Zachary Quinto, left, as Spock and Chris Pine as Kirk star in the movie, 'Star Trek Into Darkness.'
J.J. Abrams’ Star Trek was about restoring a moribund franchise. His sequel is about taking it for a spin.
Star Trek Into Darkness is an exhilarating ride, an action-packed film that completes the transformation of Gene Roddenberry’s science-fiction TV show about big-picture questions into a made-for-cinema space fantasy spectacle.
But even as Abrams asserts a new era for Star Trek, the axiom of its sequels remains consistent, that the even-numbered films are significantly better than the odd-numbered films mostly thanks to a strong villain.
Abrams and Star Trek screenwriters Roberto Orci and Alex Kurtzman, now with an assist by Damon Lindelof, provide Into Darkness with the kind of memorable antagonist that even their initial and successful foray into the Star Trek universe lacked. Their villain is a wayward Star Fleet super-soldier with his own agenda named John Harrison, played to chilling and fun effect by Benedict Cumberbatch. (As for his rumored identity, consider it one of the many surprises the film has in store. But if you just have to know, check out IMDB.com for the answer.) And like any good baddie, Harrison’s presence exists even when he’s not onscreen, though he’s never allowed to dominate the film.
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Into Darkness doesn’t even open with an introduction to Harrison, rather it’s Captain Kirk (Chris Pine) and Dr. “Bones” McCoy (Karl Urban) fleeing from an angry and primitive alien tribe in a failed undercover visit to their planet, while Mr. Spock (Zachary Quinto) attempts to prevent a massive volcanic eruption that will wipe out their civilization. The sequence has the importance of introducing core themes of the film, but it also has the deliberate feel of the frantic last 15 minutes of a Star Trek TV episode, albeit one with the considerable additions of a huge budget and a major Hollywood name at the helm.
Star Trek Into Darkness: ★★★★½
Written by: Roberto Orci, Alex Kurtzman, and Damon Lindelof.
Studio: Paramount release
Playing: Rave Franklin Park, Fallen Timbers, and Levis Commons.
Rating: PG-13 for intense sequences of sci-fi action and violence.
Running time: 132 minutes.
After this misadventure Harrison shows up, at first offering aid to a father in distress in London while later using that goodwill to strike back at others. He proves to be even more dangerous and cunning after a surprise attack on Star Fleet headquarters, so Kirk and crew are dispatched to find and kill the genetically modified terrorist, who’s now hiding on a remote planet inside Klingon territory. Kirk captures the criminal and opts to spare his life so that he may instead face a trial, only to learn that his decision may be part of Harrison’s larger plan, and that who he thought was the enemy may be his key to survival. Or not.
There’s no shortage of ship-to-ship space battles, hand-to-hand combat, and mega crashes and disasters, as Abrams brings an even larger scale to Into Darkness than he did with Star Trek. The visual effects are spectacular and he makes clever use of the 3-D. More importantly, his pacing is popcorn-movie perfect, pushing the film forward with action and thrills, but pulling back the adrenalin for the important character moments.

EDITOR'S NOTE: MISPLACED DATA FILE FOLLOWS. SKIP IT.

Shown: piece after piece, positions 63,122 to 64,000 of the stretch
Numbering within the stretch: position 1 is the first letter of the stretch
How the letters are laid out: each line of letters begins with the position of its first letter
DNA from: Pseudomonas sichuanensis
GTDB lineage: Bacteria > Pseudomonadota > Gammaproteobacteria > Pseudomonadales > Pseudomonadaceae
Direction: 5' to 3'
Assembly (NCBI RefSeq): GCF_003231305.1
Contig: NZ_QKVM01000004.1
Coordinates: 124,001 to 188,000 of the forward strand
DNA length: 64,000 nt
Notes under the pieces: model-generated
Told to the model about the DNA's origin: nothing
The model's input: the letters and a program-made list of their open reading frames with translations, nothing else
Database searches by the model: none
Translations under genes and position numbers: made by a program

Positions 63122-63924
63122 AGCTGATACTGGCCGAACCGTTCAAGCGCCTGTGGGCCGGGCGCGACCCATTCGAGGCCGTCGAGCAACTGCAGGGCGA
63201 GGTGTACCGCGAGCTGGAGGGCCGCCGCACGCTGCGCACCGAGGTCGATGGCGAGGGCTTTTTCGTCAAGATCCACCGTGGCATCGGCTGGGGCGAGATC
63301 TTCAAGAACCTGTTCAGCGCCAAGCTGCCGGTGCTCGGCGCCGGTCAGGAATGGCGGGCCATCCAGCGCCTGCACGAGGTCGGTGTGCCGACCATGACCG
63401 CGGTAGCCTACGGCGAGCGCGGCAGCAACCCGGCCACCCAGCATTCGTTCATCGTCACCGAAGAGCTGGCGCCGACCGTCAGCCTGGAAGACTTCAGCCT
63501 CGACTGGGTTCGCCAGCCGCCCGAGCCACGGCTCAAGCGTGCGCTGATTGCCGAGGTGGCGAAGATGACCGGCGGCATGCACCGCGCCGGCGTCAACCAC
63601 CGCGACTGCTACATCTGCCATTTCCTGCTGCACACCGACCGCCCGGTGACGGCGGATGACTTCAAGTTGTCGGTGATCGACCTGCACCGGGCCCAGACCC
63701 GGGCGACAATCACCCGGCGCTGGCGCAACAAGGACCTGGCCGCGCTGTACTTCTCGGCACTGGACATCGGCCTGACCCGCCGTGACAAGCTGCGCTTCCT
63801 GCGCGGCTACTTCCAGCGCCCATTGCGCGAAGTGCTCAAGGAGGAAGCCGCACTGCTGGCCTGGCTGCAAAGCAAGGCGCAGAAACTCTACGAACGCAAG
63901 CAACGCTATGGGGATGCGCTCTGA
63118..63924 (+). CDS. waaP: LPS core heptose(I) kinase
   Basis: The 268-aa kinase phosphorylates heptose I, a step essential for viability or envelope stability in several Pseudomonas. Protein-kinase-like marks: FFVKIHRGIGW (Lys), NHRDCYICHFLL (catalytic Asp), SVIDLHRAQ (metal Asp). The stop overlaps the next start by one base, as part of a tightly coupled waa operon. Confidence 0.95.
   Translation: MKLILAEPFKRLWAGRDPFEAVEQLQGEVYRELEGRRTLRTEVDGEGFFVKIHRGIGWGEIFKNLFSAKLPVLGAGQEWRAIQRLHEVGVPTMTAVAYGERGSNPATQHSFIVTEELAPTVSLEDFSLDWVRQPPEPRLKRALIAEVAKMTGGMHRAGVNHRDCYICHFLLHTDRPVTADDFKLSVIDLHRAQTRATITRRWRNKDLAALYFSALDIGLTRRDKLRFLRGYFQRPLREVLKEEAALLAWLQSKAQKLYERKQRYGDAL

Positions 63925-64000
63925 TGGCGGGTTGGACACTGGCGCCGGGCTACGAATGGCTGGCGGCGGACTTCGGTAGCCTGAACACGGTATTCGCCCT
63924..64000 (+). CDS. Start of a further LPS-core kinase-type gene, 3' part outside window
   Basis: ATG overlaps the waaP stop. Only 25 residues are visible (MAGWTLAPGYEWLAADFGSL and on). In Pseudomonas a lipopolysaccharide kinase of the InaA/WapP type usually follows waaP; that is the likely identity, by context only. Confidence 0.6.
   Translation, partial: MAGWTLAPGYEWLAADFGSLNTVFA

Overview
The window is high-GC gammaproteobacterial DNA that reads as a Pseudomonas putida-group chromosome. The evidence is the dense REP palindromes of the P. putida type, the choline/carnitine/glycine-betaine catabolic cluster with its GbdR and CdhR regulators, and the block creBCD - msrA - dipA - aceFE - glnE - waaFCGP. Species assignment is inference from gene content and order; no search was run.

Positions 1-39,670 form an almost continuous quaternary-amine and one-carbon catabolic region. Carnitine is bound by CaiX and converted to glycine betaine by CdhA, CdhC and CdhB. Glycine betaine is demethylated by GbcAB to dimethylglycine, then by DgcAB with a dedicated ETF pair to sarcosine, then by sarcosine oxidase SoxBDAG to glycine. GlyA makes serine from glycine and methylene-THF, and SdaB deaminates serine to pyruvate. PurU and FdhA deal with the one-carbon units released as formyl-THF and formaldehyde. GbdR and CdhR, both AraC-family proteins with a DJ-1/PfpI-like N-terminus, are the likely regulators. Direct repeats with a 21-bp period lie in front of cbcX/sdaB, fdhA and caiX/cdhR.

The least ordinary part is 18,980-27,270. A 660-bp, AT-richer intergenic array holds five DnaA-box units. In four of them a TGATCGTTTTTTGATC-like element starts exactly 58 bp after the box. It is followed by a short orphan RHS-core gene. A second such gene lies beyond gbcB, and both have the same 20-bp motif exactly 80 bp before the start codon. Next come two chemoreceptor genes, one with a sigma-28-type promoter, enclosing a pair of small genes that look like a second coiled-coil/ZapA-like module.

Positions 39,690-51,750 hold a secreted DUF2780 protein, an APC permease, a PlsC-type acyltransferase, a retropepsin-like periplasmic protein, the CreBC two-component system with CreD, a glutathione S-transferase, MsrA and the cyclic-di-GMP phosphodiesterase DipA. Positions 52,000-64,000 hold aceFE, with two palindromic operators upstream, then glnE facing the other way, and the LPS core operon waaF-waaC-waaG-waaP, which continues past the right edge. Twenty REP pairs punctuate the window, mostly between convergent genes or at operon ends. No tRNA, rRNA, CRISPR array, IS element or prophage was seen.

Among the smaller character arcs: Captain Kirk wrestling with whether he’s fit to command a starship; Mr. Spock and Uhura (Zoe Saldana) struggling in their romantic relationship; Scotty (Simon Pegg) relieved of his engineering duties, and Sulu (John Cho) and Chekov (Anton Yelchin) finding themselves in unfamiliar roles on the Enterprise. As for McCoy ... he’s mainly comic relief. If there is a complaint to be made about Into Darkness it’s that the familiar tics and expressions of each Star Trek character are frequent go-to devices for the script when it wants to lighten the mood. Urban’s homage to DeForest Kelley’s McCoy, for instance, as funny as it often is, comes perilously close to parody.
Yet there’s a palpable new comfort level among the performers in their iconic roles for the second time and working from a script that has moved beyond introductions and reacquaintances for audiences. Captain Kirk is no longer simply a work-in-progress reboot, but the familiar brash ladies’ man made increasingly distinct by vulnerabilities and insecurities. Pine’s performance is less about hero Captain Kirk as it is human Captain Kirk.
Quinto brings warmth to the coldly logical Spock, as the Vulcan continues his struggles with his half-humanity and the emotions that come with it, including dealing with the strong and strongly opinionated Uhura. Her character enjoys the biggest boost in screen time and importance over any previous Star Trek movies, as the Enterprise’s communications officer proves herself to be quite handy with alien languages and phasers, as well as putting Spock in his place.
While the film may borrow heavily from previous even-numbered Star Trek films (the twisty plot of Star Trek VI: The Undiscovered Country, the relentless action and pace of Star Trek II: The Wrath of Khan, and the friendly humor of Star Trek IV: The Voyage Home), it also establishes its own identity. This is as big and bold as any Star Trek yet.
While Abrams departs the series — perhaps for good — to direct the next Star Wars installment for 2015, he leaves Star Trek in much better shape — healthy, vibrant, and made for the mainstream — than when he took over.
Contact Kirk Baird at email@example.com or 419-724-6734.